Saturday, August 25, 2007

The Death of Maximinus Daia

The other death, after that of Galerius, that seems to have given Lactantius the most delight, was that of Maximinus Daia.

Daia -- full name Gaius Valerius Galerius Maximinus -- was born circa 270. The son of Galerius's sister, he was adopted by Galerius. When Galerius became Augustus in 305, Daia became Caesar.

During the incredibly confusing series of maneuvers following the death of Constantius I Chlorus in 306, Daia vied for power against Maxentius, Severus, Licinius and Constantius' son Constantine. Since Constantine is known to history as "the Great," you may suspect that Daia did not prevail.

His end came in 313. On April 30 his army was crushed by that of Licinius near Perinthus, in what is now Thracian Turkey. Daia fled first to Nicomedia, and then to Tarsus, in Cilicia (on what is now the south-central Turkish coast). There, according to Lactantius, Daia poisoned himself, probably in July or August 313. Lactantius gleefully reports that Daia died only after suffering excruciating torment:
There [in Tarsus], being hard pressed both by sea and land, [Daia] despaired of finding any place for refuge; and in the anguish and dismay of his mind, he sought death as the only remedy of those calamities that God had heaped on him. But first he gorged himself with food, and large draughts of wine, as those are wont who believe that they eat and drink for the last time; and so he swallowed poison. However, the force of the poison, repelled by his full stomach, could not immediately operate, but it produced a grievous disease, resembling the pestilence; and his life was prolonged only that his sufferings might be more severe.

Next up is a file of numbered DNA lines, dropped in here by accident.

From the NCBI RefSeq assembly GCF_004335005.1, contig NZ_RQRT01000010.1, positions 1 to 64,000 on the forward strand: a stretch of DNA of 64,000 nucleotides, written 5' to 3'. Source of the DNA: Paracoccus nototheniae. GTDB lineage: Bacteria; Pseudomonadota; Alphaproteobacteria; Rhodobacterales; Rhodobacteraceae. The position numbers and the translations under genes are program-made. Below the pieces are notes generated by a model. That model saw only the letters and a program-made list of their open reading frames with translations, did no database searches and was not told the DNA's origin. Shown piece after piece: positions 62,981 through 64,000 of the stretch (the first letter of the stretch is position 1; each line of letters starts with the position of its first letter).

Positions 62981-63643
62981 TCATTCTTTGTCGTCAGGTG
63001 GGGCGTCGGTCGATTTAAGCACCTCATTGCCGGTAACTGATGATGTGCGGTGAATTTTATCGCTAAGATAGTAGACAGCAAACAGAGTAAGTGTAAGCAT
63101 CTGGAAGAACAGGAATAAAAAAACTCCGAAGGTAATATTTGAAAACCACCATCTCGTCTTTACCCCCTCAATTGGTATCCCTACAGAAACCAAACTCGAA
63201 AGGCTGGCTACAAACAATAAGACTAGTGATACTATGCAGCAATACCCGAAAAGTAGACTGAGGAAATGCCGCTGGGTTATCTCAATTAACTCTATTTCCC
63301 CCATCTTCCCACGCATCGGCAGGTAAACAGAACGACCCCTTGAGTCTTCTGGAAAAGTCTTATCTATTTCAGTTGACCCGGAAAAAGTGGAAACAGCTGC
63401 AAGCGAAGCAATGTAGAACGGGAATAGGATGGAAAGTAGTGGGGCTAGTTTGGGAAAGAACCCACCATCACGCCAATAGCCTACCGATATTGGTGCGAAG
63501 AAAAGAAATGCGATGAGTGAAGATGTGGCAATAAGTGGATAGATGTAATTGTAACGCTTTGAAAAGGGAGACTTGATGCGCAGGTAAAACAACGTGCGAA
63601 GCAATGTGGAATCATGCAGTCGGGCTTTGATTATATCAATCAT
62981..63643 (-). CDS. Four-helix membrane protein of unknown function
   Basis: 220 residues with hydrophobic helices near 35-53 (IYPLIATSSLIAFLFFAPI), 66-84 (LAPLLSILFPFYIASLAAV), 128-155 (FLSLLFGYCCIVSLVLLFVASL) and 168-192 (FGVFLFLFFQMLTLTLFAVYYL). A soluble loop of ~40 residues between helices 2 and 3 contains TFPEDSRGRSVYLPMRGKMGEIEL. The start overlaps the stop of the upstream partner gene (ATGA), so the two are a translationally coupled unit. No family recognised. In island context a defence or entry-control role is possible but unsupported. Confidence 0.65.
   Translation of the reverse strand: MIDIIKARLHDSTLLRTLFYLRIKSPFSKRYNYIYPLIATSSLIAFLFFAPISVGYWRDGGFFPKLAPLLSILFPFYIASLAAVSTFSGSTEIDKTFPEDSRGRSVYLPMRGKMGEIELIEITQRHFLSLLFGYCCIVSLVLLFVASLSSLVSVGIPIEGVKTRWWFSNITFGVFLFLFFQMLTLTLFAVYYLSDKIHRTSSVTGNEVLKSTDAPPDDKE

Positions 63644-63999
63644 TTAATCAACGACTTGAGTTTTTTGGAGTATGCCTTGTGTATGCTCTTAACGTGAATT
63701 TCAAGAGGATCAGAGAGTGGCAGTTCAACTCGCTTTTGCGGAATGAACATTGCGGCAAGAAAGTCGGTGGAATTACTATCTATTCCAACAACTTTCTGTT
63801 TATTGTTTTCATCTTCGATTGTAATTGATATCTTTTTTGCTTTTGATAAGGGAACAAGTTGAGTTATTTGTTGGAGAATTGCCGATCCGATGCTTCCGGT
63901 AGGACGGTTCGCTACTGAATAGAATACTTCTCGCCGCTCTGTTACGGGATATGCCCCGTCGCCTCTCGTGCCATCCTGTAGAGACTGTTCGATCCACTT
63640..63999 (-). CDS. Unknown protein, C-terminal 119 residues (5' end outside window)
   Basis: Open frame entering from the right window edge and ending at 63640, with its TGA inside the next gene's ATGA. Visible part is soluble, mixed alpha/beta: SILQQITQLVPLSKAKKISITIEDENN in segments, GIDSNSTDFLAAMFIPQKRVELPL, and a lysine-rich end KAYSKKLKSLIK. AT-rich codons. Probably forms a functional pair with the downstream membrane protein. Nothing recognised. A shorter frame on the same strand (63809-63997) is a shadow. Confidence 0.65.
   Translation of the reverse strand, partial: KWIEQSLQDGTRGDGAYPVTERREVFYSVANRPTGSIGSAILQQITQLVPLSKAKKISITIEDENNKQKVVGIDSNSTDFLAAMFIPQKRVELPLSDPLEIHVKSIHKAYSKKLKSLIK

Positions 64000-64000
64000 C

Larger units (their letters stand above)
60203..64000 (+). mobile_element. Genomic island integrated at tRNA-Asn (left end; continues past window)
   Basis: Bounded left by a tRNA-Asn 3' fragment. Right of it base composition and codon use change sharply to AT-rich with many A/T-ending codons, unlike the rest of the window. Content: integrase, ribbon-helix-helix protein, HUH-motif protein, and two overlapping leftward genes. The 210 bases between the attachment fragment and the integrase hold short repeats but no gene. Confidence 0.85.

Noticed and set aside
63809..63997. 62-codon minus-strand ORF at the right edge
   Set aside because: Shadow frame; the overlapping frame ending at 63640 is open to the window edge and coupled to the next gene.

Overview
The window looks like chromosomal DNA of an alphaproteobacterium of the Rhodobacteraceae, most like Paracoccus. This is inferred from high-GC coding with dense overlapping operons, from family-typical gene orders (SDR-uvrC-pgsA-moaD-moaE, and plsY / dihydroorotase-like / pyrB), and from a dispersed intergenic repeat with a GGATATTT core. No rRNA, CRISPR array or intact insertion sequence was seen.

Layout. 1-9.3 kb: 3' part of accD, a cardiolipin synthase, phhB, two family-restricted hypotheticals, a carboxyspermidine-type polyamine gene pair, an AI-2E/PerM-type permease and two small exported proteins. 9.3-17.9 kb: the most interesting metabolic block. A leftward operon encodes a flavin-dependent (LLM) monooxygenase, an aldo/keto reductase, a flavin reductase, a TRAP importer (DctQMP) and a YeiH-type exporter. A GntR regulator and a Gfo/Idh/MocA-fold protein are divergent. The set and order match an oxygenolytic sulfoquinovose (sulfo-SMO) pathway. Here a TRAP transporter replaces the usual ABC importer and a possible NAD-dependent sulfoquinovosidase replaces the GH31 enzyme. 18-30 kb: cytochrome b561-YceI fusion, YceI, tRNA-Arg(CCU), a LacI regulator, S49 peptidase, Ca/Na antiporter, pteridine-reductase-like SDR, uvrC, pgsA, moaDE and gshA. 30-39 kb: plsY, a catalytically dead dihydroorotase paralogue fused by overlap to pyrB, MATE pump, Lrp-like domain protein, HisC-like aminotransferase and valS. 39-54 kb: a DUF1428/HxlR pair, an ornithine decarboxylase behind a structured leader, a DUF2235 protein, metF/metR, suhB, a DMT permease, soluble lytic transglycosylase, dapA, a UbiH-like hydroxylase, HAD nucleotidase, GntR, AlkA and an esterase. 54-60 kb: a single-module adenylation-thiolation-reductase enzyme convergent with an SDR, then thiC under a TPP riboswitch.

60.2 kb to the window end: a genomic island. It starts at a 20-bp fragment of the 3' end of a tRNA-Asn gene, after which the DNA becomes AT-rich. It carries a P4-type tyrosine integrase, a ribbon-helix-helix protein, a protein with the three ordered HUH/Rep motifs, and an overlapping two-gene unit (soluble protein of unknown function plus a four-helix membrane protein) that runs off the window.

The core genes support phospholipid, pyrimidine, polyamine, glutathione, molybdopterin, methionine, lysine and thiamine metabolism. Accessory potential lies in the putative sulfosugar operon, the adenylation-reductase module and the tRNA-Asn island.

And now the poison began to rage, and to burn up everything within him, so that he was driven to distraction with the intolerable pain; and during a fit of frenzy, which lasted four days, he gathered handfuls of earth, and greedily devoured it.

Having undergone various and excruciating torments, he dashed his forehead against the wall, and his eyes started out of their sockets. And now, become blind, he imagined that he saw God, with His servants arrayed in white robes, sitting in judgment on him. He roared out as men on the rack are wont, and exclaimed that not he, but others, were guilty. In the end, as if he had been racked into confession, he acknowledged his own guilt, and lamentably implored Christ to have mercy upon him. Then, amidst groans, like those of one burnt alive, did he breathe out his guilty soul in the most horrible kind of death.


  1. Hi, I'm doing a lot of research on the Byzantine time period for a project of mine, a webcomic in fact, and I find Lactantius' works to be very informative but hard to locate and difficult to search through. Can you tell me what your sources are for his writings? Thanks!

  2. I'm sorry, I forgot to leave my email... :) ...if you have any information, it would be greatly appreciated!


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